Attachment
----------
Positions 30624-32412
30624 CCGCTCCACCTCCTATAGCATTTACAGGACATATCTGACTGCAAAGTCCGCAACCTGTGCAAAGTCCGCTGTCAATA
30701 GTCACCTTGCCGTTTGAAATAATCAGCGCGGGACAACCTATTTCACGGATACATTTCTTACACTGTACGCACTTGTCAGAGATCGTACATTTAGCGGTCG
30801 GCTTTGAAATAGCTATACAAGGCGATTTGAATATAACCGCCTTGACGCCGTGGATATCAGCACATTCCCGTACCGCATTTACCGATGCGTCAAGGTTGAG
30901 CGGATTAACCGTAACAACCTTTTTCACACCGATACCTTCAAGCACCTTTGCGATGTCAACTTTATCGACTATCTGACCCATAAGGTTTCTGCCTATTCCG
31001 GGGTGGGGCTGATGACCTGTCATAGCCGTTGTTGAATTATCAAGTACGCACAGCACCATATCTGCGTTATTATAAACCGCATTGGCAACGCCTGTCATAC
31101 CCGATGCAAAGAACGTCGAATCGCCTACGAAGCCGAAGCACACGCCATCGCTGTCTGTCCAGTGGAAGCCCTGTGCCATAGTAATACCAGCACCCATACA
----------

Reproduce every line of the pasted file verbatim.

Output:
Positions 30624-32412
30624 CCGCTCCACCTCCTATAGCATTTACAGGACATATCTGACTGCAAAGTCCGCAACCTGTGCAAAGTCCGCTGTCAATA
30701 GTCACCTTGCCGTTTGAAATAATCAGCGCGGGACAACCTATTTCACGGATACATTTCTTACACTGTACGCACTTGTCAGAGATCGTACATTTAGCGGTCG
30801 GCTTTGAAATAGCTATACAAGGCGATTTGAATATAACCGCCTTGACGCCGTGGATATCAGCACATTCCCGTACCGCATTTACCGATGCGTCAAGGTTGAG
30901 CGGATTAACCGTAACAACCTTTTTCACACCGATACCTTCAAGCACCTTTGCGATGTCAACTTTATCGACTATCTGACCCATAAGGTTTCTGCCTATTCCG
31001 GGGTGGGGCTGATGACCTGTCATAGCCGTTGTTGAATTATCAAGTACGCACAGCACCATATCTGCGTTATTATAAACCGCATTGGCAACGCCTGTCATAC
31101 CCGATGCAAAGAACGTCGAATCGCCTACGAAGCCGAAGCACACGCCATCGCTGTCTGTCCAGTGGAAGCCCTGTGCCATAGTAATACCAGCACCCATACA